An international research team have discovered kin relationships among stone-age individuals buried in megalithic tombs in Ireland and Sweden, according to a recent study published in the Proceedings of the National Academy of Sciences of the United States of America scientific journal.
The kin relations can be traced for more than 10 generations and suggest that megaliths were graves for kindred groups in stone age north-western Europe.
According to the paper, agriculture spread through migrants from the Fertile Crescent into Europe around 9,000 BCE, reaching north-western Europe by 4,000 BC. Starting around 4,500 BC, a new phenomenon of constructing megalithic monuments, particularly for funerary practices, emerged along the Atlantic façade.
These constructions have been enigmatic to the scientific community and the origin and social structure of the groups that erected them has remained largely unknown.
The international team sequenced and analysed the genomes from the human remains of 24 individuals from five megalithic burial sites, encompassing the widespread tradition of megalithic construction in northern and western Europe.
Mattias Jakobsson, professor of genetics and human evolution at Uppsala University, told Daily News Egypt that he and his team found that stone age people who were buried in megaliths in Ireland, in Scotland, and on the Baltic island of Gotland, were genetically related to other Neolithic groups which colonised the Atlantic coast.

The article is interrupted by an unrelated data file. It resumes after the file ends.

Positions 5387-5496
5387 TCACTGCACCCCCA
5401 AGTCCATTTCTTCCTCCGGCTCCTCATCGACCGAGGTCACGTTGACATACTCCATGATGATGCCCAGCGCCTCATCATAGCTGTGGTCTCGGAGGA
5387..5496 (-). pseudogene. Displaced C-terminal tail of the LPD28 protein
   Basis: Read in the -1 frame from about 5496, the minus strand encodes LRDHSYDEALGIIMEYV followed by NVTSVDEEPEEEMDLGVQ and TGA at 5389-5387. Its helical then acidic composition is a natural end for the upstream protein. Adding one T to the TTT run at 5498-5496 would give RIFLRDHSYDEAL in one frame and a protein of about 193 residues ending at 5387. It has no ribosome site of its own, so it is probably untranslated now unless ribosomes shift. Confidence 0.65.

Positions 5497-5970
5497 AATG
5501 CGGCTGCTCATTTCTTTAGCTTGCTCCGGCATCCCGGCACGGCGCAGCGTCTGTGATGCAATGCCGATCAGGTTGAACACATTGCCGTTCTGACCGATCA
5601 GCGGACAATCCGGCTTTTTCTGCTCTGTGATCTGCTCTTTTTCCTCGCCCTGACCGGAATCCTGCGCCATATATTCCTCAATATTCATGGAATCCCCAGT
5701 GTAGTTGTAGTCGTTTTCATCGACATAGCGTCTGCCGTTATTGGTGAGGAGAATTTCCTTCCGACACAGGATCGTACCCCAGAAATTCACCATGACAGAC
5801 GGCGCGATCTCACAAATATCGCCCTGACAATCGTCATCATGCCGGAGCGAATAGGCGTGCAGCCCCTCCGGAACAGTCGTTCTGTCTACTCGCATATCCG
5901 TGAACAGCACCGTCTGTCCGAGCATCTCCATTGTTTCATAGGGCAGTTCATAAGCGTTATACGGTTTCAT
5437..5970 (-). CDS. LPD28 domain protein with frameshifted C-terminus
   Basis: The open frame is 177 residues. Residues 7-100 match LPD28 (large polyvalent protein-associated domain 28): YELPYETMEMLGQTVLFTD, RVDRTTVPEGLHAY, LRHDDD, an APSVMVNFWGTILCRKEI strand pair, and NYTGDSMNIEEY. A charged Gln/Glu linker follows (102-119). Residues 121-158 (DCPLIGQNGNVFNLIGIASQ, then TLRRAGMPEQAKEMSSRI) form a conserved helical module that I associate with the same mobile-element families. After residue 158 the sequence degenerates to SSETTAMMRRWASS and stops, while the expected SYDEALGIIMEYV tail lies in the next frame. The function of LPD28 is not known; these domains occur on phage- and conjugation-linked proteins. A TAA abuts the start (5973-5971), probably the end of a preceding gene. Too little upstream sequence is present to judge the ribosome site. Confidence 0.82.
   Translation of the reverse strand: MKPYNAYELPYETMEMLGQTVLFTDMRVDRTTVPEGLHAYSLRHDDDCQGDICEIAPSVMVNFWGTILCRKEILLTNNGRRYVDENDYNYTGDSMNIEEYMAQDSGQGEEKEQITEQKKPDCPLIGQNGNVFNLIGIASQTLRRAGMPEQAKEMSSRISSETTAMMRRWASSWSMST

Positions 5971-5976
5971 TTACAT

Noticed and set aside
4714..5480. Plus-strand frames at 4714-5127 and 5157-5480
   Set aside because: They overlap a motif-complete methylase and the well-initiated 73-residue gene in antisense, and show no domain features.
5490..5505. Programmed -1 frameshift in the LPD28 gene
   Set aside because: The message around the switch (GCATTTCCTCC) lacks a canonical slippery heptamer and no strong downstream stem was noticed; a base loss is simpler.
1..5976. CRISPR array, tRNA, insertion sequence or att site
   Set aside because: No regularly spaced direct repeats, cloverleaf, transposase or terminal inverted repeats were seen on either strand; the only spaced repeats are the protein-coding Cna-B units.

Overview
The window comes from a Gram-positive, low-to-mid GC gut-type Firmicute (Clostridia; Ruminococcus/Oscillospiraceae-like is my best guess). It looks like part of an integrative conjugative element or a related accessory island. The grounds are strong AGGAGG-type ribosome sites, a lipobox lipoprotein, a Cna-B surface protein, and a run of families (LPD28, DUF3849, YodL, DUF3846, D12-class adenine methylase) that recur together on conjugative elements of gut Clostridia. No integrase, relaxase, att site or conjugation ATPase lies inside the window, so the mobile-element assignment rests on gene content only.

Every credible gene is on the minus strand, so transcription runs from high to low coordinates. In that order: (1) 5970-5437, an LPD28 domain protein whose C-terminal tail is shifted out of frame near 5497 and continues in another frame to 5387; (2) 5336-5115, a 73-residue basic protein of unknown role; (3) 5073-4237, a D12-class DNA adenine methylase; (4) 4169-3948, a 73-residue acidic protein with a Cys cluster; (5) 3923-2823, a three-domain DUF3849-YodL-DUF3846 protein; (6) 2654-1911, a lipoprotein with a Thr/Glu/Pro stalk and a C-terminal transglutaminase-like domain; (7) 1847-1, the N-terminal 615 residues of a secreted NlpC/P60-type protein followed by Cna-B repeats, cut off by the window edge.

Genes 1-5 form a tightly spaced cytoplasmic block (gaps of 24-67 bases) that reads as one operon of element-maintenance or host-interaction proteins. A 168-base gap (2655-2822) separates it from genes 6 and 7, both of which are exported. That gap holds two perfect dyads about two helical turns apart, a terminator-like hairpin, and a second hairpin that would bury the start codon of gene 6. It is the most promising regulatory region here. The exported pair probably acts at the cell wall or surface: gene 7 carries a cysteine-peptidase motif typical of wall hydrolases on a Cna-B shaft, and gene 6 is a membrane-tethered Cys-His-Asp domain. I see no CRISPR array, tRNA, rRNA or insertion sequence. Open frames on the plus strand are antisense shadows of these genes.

“These groups trace their ancestry back to Anatolia and Anatolian farmers who lived some 10,000 years ago,” he said.
The researchers found that the Megaliths on the British Isles contained more males than females, that many of the individuals were closely related (both men and women), and that there were specific male lines (as seen for specific Y chromosome variants) in the graves.
This all tells us that the individuals buried in the megaliths were part of a stratified society, and that they were likely part of the ruling elite.
“We have been working on this particular genetic investigation for some four years, but some of the tombs were excavated by members of the team some 20 years ago,” Jakobsson noted.
Describing the moment of finding the kin relations, Jakobsson said: “We were quite surprised when we found these kin relations, including some close kin relations, like parent-offspring.”
He added that the team found them by using genetic comparisons of the DNA in the skeletons, and applying techniques common in forensics, but more advanced to be able to utilise the DNA from many thousand-year-old human remains.
“Since we are not investigating every single individual in the tombs, we were not really expecting to see close-kin relations. But we did find it, suggesting that these kin relations are common in the tombs,” said Jakobsson.
Furthermore, Jakobsson and his team extracted DNA from the skeletal remains using advanced molecular genetics strategies and specialised clean labs and procedures. They have thereafter used population-genomic approaches to determine relationships among individuals and their relations to other individuals living at the time.